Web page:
Electrospinning is an emerging manufacturing technology that holds great promise for advancing skin tissue engineering and developing a range of new therapies.
Electrospinning is an emerging manufacturing technology that has gained a lot of attention in recent years in fields ranging from medicine and tissue engineering to energy and environmental sciences due to the ease of production. well-defined woven or non-woven fibrous materials. The process begins when a polymer solution or melt is exposed to a high electric field which deforms and rotates it, and manipulates it into very fine meshes of micro / nanostructured fibers.
The constant advancement and deployment of these materials, along with the beneficial characteristics of nanoscale structures, have made them eligible candidates of interest for the advancement and development of a range of therapies.
Researchers at the University of Edinburgh and the Swiss Federal Laboratories for Materials Science and Technology (Empa) explore the possibilities of electrospinning for skin tissue engineering in a recent review published in FILS Nanomedicine and nanotechnology.
When a wound occurs, a dynamic series of highly coordinated physicochemical events promotes repair and restores functionality. If the injury or burn is excessive or the patient has a chronic (non-healing, persistent) wound due, for example, to underlying type II diabetes, management and monitoring of the course of the disease damaged area today remain a challenge for clinicians. Electrospun nanostructured filaments can inspire the development of a healthy extracellular matrix, where manipulation of their properties can aid the healing process and trigger faster recovery.
Researchers around the world are working tirelessly to advance discoveries derived from this manufacturing technology. Not only can electrospinning help burn patients, it can also aid in drug administration and on-site treatment of skin cancer. Current and upcoming developments focused on manipulating the unique properties of these nanoscale filaments will facilitate optimized performance and provide answers to important issues faced by clinicians in wound management.
Antonios Keirouz, lead author of this study, said: “The constant evolution and rapid progress in this field will propel the innovative ideas already present towards accelerated clinical translation, giving birth to nanostructured products that can have a direct positive impact. on the patient outcomes.
Michael Chung, who has studied advances in electrospinning technology in the development of three-dimensional polymer scaffolds, added, “New techniques are emerging and continuously advancing to establish greater geometric control over the assembly of 3D nanofibrous scaffolds. . 3D materials made by electrospinning not only constantly improve their ability to imitate skin, but manufacturing also becomes more cost effective and faster.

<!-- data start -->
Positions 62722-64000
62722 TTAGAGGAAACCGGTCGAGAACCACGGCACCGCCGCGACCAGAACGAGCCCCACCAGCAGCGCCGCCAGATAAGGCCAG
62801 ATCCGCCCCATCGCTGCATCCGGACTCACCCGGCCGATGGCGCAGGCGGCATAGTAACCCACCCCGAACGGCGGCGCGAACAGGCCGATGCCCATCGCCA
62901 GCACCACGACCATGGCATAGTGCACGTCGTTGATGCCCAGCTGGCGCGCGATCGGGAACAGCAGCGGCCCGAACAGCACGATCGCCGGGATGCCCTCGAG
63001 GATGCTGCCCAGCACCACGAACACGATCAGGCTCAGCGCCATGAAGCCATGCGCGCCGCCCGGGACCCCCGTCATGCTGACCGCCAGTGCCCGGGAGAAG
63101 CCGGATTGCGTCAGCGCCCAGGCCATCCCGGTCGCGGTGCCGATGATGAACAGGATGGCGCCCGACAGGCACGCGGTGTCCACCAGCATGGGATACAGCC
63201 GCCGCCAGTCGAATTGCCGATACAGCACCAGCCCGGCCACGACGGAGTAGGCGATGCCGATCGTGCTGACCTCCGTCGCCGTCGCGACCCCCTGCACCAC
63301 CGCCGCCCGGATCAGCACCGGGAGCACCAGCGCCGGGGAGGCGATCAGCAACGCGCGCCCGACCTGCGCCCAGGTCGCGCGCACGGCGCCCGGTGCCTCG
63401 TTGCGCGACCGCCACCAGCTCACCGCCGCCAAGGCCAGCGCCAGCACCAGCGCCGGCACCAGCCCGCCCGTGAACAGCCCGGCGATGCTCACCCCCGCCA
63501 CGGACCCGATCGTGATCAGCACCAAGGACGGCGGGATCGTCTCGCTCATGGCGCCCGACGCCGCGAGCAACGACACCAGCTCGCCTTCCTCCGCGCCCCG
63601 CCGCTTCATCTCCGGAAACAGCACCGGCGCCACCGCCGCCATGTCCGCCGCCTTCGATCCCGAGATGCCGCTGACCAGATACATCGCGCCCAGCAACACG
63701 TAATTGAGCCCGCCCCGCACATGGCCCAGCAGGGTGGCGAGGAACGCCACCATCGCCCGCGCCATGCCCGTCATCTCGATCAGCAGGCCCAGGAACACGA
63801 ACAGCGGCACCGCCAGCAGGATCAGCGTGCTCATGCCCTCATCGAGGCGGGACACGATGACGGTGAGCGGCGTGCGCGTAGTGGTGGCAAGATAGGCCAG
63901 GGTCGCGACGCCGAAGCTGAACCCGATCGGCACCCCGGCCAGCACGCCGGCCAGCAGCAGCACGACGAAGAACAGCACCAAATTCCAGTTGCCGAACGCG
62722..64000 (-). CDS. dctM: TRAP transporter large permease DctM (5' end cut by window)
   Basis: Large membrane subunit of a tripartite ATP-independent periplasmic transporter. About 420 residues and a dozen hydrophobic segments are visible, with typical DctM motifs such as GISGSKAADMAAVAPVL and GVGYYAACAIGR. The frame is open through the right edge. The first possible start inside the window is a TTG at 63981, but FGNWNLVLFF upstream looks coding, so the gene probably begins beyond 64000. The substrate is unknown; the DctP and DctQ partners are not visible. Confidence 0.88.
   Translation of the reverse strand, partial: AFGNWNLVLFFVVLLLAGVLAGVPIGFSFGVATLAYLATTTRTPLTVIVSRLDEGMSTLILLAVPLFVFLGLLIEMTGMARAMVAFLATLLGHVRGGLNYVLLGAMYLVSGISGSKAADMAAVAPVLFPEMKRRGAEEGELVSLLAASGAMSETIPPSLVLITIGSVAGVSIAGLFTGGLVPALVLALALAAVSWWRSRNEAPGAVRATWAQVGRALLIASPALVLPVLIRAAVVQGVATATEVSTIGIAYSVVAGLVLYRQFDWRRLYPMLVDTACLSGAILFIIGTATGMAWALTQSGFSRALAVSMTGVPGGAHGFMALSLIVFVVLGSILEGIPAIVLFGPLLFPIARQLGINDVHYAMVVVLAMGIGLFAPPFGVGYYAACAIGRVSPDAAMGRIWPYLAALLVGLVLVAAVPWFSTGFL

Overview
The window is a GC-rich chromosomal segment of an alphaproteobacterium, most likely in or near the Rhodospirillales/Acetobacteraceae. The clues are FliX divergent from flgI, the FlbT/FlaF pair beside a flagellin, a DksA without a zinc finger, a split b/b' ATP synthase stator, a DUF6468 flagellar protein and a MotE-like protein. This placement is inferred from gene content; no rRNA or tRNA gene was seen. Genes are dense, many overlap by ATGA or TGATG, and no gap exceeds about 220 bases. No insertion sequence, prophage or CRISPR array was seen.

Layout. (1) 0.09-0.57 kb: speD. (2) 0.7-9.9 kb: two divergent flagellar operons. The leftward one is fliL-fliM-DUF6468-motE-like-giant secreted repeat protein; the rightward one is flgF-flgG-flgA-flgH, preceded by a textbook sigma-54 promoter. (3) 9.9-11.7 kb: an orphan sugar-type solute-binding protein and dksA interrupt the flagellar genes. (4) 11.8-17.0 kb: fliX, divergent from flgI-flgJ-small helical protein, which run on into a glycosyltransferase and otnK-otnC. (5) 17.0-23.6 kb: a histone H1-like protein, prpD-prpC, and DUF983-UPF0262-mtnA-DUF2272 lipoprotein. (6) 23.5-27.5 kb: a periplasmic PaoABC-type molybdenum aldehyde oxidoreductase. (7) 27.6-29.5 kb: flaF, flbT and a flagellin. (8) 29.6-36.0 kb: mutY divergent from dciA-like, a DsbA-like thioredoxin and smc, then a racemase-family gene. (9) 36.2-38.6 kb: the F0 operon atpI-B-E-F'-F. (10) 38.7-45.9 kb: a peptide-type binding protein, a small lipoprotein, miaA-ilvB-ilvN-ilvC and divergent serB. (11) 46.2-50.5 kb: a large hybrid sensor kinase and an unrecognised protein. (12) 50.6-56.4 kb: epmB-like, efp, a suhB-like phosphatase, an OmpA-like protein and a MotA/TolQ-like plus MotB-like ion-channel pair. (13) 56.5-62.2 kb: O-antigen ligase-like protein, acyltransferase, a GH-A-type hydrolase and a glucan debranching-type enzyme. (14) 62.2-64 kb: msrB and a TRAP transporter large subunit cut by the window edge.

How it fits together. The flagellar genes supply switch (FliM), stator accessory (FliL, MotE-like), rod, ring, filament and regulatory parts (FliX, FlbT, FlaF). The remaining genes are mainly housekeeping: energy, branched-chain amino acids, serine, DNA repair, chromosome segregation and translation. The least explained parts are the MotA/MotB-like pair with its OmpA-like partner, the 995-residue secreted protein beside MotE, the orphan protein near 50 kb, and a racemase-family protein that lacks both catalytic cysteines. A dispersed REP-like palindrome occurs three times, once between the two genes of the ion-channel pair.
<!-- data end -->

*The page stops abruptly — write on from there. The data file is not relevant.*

In an ongoing clinical trial involving spray paint fibers directly onto the wound, using a handheld device – which can reduce pain and peel off once the area has healed – to advanced dressings for the wound. administration of drugs that can modulate and adapt the release of substances on-site, the advances in recent approaches to the fabrication of three-dimensional materials based on nanofibers will lead to the future of modeling skin-material interactions.
Dr Norbert Radacsi, Assistant Professor and Director of the NanoMaterials Laboratory at the School of Engineering, University of Edinburgh, said: These new techniques enable clinical applications of electrospinning technology for patient care.
His collaborator, Dr Giuseppino Fortunato, project manager and senior scientist at Empa’s Biomimetic Membranes and Textiles Laboratory, who has spent much of his research career studying and improving the applications of electrospun nanofibrous materials, added: “There is still room for technological improvements in electrospinning procedures with regard to skin tissue engineering, for example, to allow better cell adhesion, to improve the rate of neovascularization or for scaffolding materials resist wound contraction and fibrosis.
This rapid and constant progress in the field of electrospinning, making the production of such nanomaterials all the more pragmatic while considering the affordability of this process, will have a real positive effect and will play an essential role in the future of management. sores.
Written by: Antonios Keirouz, Michael Chung, Jaehoon Kwon, Giuseppino Fortunato, Norbert Radacsi
Reference: A. Keirouz, et al. ‘2D and 3D electrospinning technologies for the fabrication of nanofibrous scaffolds for skin tissue engineering: a review‘, WIREs Nanomedicine & Nanobiotechnology (2020). DOI: 10.1002 / wnan.1626